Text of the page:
Freudian Slip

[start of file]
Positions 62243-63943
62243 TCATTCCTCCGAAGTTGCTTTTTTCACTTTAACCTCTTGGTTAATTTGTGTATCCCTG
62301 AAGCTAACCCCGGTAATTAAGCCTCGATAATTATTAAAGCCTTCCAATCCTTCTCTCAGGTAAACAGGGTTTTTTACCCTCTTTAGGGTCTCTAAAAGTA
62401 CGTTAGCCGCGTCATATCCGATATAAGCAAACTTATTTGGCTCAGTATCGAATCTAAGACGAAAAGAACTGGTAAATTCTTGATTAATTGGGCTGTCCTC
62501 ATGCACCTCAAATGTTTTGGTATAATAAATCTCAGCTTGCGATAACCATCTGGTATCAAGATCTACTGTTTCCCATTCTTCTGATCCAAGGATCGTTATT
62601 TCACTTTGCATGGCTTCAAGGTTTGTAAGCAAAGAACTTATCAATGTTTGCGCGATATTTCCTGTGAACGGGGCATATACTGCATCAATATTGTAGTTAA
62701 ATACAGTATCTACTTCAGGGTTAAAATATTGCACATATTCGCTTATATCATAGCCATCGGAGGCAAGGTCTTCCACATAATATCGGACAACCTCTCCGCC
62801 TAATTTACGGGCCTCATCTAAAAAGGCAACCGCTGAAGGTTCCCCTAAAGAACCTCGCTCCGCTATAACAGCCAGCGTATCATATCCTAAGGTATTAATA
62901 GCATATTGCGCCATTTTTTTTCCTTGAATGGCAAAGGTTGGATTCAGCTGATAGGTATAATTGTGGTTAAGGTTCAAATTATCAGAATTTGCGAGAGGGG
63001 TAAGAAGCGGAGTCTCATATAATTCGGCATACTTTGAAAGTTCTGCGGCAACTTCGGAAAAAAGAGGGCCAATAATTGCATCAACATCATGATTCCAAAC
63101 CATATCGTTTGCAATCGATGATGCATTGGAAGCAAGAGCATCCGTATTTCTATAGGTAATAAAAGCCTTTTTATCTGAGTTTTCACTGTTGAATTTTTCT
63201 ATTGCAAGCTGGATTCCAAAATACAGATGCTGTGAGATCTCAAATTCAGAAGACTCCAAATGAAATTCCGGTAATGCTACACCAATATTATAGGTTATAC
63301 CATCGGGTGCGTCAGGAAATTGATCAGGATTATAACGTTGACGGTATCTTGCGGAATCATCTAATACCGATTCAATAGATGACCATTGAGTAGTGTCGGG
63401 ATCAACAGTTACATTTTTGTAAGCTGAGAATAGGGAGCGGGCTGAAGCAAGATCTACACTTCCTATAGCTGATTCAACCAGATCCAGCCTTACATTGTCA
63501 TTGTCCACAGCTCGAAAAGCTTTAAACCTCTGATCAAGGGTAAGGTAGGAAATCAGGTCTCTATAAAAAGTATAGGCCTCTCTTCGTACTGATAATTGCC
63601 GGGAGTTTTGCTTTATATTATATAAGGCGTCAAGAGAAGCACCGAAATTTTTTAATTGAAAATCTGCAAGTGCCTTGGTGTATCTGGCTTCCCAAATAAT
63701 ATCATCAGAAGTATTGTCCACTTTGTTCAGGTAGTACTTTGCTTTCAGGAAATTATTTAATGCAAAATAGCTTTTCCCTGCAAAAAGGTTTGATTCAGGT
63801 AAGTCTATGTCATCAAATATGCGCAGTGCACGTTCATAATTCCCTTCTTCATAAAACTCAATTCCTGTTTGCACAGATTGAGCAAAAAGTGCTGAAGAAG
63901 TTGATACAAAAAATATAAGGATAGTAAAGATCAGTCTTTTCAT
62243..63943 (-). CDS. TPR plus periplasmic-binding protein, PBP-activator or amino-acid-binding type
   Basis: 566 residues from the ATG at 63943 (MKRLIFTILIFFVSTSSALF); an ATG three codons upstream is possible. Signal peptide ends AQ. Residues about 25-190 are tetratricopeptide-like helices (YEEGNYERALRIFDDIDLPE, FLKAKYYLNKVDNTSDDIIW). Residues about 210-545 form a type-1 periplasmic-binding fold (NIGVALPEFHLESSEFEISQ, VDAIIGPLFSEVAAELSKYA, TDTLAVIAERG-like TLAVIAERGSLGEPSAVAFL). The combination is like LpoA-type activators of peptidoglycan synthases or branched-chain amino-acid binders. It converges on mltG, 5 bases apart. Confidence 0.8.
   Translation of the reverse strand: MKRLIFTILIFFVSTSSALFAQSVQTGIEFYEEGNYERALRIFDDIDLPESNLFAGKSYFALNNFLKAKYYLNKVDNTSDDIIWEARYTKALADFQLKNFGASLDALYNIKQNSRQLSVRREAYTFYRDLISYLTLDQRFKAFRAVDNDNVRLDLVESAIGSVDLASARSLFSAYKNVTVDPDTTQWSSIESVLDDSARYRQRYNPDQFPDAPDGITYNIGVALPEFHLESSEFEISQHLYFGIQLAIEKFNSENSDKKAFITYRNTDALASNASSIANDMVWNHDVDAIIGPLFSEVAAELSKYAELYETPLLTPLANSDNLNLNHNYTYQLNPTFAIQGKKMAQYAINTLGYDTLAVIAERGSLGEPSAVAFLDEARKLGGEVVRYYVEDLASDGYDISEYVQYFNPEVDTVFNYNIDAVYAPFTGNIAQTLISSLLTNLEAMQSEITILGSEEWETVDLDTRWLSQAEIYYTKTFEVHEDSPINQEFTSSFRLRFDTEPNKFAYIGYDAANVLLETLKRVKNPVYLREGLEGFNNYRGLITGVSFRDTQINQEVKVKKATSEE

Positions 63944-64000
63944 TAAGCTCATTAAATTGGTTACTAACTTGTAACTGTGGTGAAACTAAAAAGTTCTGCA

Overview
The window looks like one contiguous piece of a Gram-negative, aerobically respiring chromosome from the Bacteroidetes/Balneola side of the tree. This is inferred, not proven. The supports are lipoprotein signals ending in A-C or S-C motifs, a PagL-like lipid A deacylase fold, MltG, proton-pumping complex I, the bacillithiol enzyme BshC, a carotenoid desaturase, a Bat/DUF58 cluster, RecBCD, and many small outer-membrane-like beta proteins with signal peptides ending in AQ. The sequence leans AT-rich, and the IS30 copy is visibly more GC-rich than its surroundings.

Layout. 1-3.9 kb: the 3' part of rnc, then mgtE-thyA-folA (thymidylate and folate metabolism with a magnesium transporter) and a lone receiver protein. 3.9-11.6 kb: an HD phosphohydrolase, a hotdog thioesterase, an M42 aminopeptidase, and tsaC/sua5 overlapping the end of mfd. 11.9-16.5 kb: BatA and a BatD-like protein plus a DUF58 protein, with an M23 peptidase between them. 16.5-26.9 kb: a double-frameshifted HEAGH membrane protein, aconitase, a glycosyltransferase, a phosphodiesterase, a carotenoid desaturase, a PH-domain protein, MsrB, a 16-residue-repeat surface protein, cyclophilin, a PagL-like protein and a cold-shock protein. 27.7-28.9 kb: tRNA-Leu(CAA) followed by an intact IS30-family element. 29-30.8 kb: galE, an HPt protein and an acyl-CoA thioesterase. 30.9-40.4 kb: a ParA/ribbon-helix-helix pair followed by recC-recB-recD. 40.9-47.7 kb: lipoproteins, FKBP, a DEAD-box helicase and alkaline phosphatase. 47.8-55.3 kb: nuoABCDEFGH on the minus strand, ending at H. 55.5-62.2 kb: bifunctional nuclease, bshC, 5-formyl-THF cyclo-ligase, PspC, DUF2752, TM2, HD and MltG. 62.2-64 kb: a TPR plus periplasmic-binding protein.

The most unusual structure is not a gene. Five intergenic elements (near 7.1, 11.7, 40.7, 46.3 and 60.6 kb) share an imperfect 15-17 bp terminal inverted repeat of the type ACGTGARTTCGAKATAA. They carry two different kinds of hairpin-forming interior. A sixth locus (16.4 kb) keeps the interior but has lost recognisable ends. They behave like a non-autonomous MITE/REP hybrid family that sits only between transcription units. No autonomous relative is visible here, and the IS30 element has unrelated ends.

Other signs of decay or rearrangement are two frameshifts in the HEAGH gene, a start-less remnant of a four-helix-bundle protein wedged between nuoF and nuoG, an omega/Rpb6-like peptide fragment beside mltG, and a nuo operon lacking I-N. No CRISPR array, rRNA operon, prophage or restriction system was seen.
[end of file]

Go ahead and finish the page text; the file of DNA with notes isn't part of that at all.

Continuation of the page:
Is Pope Benedict XVI’s use of a provocative quote with reference to Prophet Muhammad a sign of the world’s orthodox Christian and Muslim elements pitting themselves against each other?Prasenjit Chowdhury KolkataOn September 12, in a speech delivered in Germany, Pope Benedict XVI quoted a 14th Century Christian emperor, Manuel II Paleologus, who said Prophet Muhammad had brought the world only "evil and inhuman" things. His comments on religious radicalism, many say, are another sign of his intention to bring his voice into one of the world's most critical showdowns: Islam's internal struggles between moderates and extremists. The comments created a furore worldwide, as barely a day after the fifth anniversary of 9/11, the Islamic world saw in the Pope’s comments yet another provocative version of Samuel Huntington’s now-infamous ‘Clash of Civilisations’ theory.  There is a global tendency to portray that violence is somewhat inherent in Islam. The scale of this din seems a little bit Goebbelsian. The air is highly inflammable. Heresies and facts coagulate and we hear many such syllogisms: not all Muslims are terrorists, but all terrorists are Muslims. The role of a pontiff stands always to scrutiny. Take the instance of Eugenio Pacelli, who became Pope Pius XII in 1939, who has been the subject of considerable public criticism and even vilification, for his alleged failure to speak out against Hitler during the Holocaust.  Pope Pius' alleged ‘silence’ in the face of the worst Nazi atrocities has led some of his harshest critics to accuse him of being a Nazi sympathiser or an anti-Semite.  John Paul asked for forgiveness for the past anti-Semitism of the Roman Catholic Church and tendered a more specific apology in 1998 for the Holocaust. Critics of the papacy still want a condemnation of Pope Pius XII for his perceived inaction in the face of Nazi genocide.Pope Benedict XVI, formerly known as Conservative German Cardinal Joseph Ratzinger, was recently elected as head of the Catholic Church and is the ideological forbear of Pope John Paul. He was earlier known for his provocative statements about the Islamic world. For instance, in August 2004, the said that Turkey did not belong in the European Union, being culturally “in permanent contrast to Europe”. Although Ratzinger has not repeated his past complaints about Islamic inroads into ‘Christian’ Europe, he has pushed for better treatment of Christians in Muslim lands, and, in a reference to terrorism, stated last August that Christians and Muslims must ‘‘turn back the wave of cruel fanaticism that endangers the lives of so many people.” Earlier, Ratzinger articulated a doctrine of “reciprocity,” which essentially holds that if the religious rights of Muslims are respected in historically Christian countries, then Islamic countries should offer their Christian minorities equal respect.But in this façade of this love for rationalism, there is an obvious reactionary face. The most glaring charge against him is that he is the one who has insisted inside the Church, that it is not acceptable to see other religious communities as equally valid ways of approaching God. That is, his consciousness is very much akin to the consciousness in the Church of ancient days that led to the Inquisition. As Pope Benedict XVI, Ratzinger is the 265th leader of the world's most powerful Christian institution with 1.1 billion members. He is the first German pope in a thousand years. He was briefly a member of the Hitler Youth, drafted into the army and eventually deserted. He served time in a POW camp. In 1951, he was ordained and became a Cardinal in 1977. In 1981, Pope John Paul II appointed him head of the powerful Congregation for the Doctrine of Faith, where he has served for the last quarter of a century.  He is a fierce opponent of liberation theology, the increased role of women in the church, artificial birth control and homosexuality. He attempted to block moves by the United Nations for birth control and in effect, the growth of AIDS in countries, say in Africa, with inadequate birth control information. In May, when he visited Auschwitz, though he was expected to at least air a refrain of the Vatican’s shameful silence during the Holocaust, he didn’t offer any apology. His academic temper fails to explain why so many Christians signed up for the Crusades, and his Nazi past does not make him rant against a tacit sanction of anti-Semitism in the European tradition.The truth is that Christianity, like Islam, has been just as much a conquering religion. Spanish armies ruthlessly destroyed ancient civilisations in Central and South America to spread the message of ‘love’. Christians colonised the Americas and Australia, committing genocide as they went, while missionaries such as Livingstone converted most of Africa. Forcible conversions have always been the bone of contention in India as well.The trouble possibly is taking a sectarian view of both the Christian West and Islam. Christianity has been as aggressively proselytising as Islam, setting up ravages in its wake. But there is a growing fear that Christianity is losing out to Islam, as it is now the second religion not just in the US but also in Europe and Australia. Europe has 15 million Muslims, accounting for one in 10 of the population in France, where the government now estimates 50,000 Christians are converting to Islam every year. In Brussels, Mohammed has been the most popular name for boy babies for the last four years. In Britain, attendance at mosques is now higher than it is in the Church of England. Later in the day, the difference is that Christendom has – by and large – stopped conquering and converting, and indeed in Europe, simply stopped believing. Even President Bush's most trenchant critics don't believe he conquered Afghanistan and Iraq to spread the word of Jesus. It is ironic that by deposing Saddam, who ran the most secular of Arab regimes, the US actually transferred power to the imams. Seen in context, why is George W. Bush's utterly unremarkable evangelical Christianity so self-evidently risible? In an apocalyptic novel Glorious Appearing, based on Tim LaHaye's interpretation of biblical prophecies, a fierce Jesus appears to wreak carnage on an unbelieving world. Religious scholars relate evangelical influence and the relative decline of more liberal mainline Protestant denominations, and fears of terrorism, to Bush's discussion of ‘godly’ purpose behind US military actions. The neo-con-administered ‘justice’, most notably in Iraq and Afghanistan, has brought to the fore grounds for yet another Crusade in the third millennia, with radical Islam and the Christian West pitted against one another.  Small wonder that the Mujahedeen Shura Council, an umbrella organisation of Sunni Arab extremist groups that includes al-Qaeda in Iraq, issued a statement on a web forum about the Pope’s remarks on Islam: “We will continue our jihad (holy war) and never stop…” the statement said. The groups said Muslims will be victorious and addressed the Pope as the “worshipper of the cross,” foreboding starkly that the pope and the West would be “doomed”. The group also accused President Bush of initiating the “new Crusades campaign against Islam by his invasion of Afghanistan and Iraq while…the Pope of the Vatican is continuing this path by his blatant attack on Islam, its prophet…”Pope John Paul played a major role in the collapse of Soviet and European communism. Many people regarded his support for the Solidarity trade union movement in Poland in the 1980s as a crucial factor in that country's peaceful transition to democracy and the subsequent collapse of communism in the Soviet Union and its former satellites. Radical Islam grew on the abyss of communism. If Ratzinger has such a historic role in mind, he must be aware of the excrescence.